Collection Development Statement

Last updated July 2020


The collection’s primary focus is to support teaching and research in the Whiting School, related labs/centers/institutes, and across JHU.

Programs of study are a BS, MSE, MSE in Innovation and Design (through the Center for Bioengineering Innovation and Design [CBID]), dual-degree MSE (from JHU)/MS (from Tsingua University in China), PhD, and MD/PhD.

  • Focus areas include computational medicine, data science, genomics and systems biology, imaging and medical devices, immunoengineering, neuroengineering, and translational cell and tissue engineering. Artificial intelligence in medicine is also offered to medical students, residents, and clinical fellows.

Departments/disciplines/programs/subject Areas Supported

This collection supports:

  • All BME-related research throughout the university
  • Whiting School’s Engineering for Professionals (EP) program
  • Krieger School’s Advanced Academic Programs (AAP)
  • Related Carey Business School programs and projects
  • Related labs/centers/institutes such as Institute of Computational Medicine, and Laboratory for Computational Sensing and Robotics (LCSR)


This collection supports all patron groups from freshmen through research faculty.

BME is the largest major in the Whiting School of Engineering, and has been one of the top five majors at Homewood since 2014. This is a very sophisticated and wide-reaching topic at JHU, and includes departments, labs/centers/institutes, and other activities such as participation in business plan competitions throughout the U.S., and hackathons to support global medical challenges as well as emergency needs such as Ebola and the COVID-19 pandemic.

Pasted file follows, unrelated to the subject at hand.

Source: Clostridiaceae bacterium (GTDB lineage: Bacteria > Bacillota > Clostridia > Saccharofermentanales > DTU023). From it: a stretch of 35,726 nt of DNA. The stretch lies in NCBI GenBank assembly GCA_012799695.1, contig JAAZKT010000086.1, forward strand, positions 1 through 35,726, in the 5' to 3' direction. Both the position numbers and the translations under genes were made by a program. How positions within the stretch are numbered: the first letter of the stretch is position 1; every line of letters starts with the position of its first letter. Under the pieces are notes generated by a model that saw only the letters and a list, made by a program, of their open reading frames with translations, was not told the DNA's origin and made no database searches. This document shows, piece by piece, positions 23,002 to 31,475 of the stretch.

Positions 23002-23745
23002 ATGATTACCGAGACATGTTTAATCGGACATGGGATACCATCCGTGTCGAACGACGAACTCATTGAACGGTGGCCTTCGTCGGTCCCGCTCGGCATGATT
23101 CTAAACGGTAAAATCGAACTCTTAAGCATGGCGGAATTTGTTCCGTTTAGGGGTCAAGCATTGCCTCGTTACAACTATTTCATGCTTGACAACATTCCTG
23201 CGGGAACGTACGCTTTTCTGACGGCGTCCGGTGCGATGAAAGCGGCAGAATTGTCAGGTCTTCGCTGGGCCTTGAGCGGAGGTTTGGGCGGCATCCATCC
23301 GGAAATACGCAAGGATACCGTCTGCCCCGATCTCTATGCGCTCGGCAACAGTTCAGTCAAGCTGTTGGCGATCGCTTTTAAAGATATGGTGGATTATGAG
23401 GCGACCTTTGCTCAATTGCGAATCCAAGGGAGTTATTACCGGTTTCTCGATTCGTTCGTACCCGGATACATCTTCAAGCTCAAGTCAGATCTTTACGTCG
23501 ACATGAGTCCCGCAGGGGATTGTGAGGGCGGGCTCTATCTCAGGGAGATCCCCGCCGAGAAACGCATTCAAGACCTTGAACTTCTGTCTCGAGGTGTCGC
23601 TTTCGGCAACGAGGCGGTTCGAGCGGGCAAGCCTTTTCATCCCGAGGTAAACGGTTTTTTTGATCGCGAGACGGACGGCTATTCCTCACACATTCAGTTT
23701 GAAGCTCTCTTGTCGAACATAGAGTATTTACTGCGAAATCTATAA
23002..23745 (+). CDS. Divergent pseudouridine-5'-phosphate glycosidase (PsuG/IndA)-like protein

Because of the importance of the journal literature to research in engineering, serial subscriptions are given collection priority. Online databases and reference works are preferred over print, although some BME undergraduates prefer some of their textbooks and reference books (e.g., anatomy) in print. Monographs are purchased selectively in print or electronic format based on relevance to departmental teaching and research, and user requests.

Some business-related content is also purchased, although for the most part, the business collection supports much of the BME-related research at JHU. A few items are purchased from the Engineering fund, due to the fact that the vast majority of BME/CBID-related coursework and research require market research, health reimbursement information, and related information.

  • Main call number: R856

Formats Selected

The department generally has a strong preference for online resources. Research periodicals are preferred, and reference works include literature databases, databases of searchable textbooks and handbooks, individual handbooks, and occasional databases which provide special tools such as 3D-anatomical modeling, although these are almost always purchased by Welch.

Individual standards requested by faculty or students are occasionally purchased in print, if they are not held in one of our electronic sources or obtainable through ILL. After several steps, the bound print copy is eventually housed in the Libraries Service Center (LSC), and is available to circulate and be borrowed through ILL. (Standards also support Homewood offices such as JH Lab Safety.)

Preferred formats:

  • Journals
  • Conference proceedings
  • Literature and specialty databases
  • Books

Material acquired by request or selectively:

  • Reference works
  • Handbooks
  • Textbooks
  • Standards

Material not collected:

  • Biographies
  • Ephemera
  • Histories
  • Juvenile works
  • Manuscripts
  • Microform
  • Pamphlets
  • Preprints
  • Workbooks

Languages Collected


Chronological or geographical focus

Emphasis is on current and recent scholarship.


  • Welch Librarians: While the undergrads work on Homewood campus, most of the grad students, postdocs, profs, and other researchers work at East Baltimore; therefore, the BME librarian communicates/works with her BME counterpart at Welch, as well as the other Welch librarians as needed, due to the heavily medical content of most BME courses and research.
  • Business Librarian: The BME and Business librarians co-teach several of the CBID classes as well as consult about JHTV (Tech Transfer) and other related courses or offices, again due to the intense need for business-related information by almost everyone in the BME department.

Subject Librarian

Sue Vazakas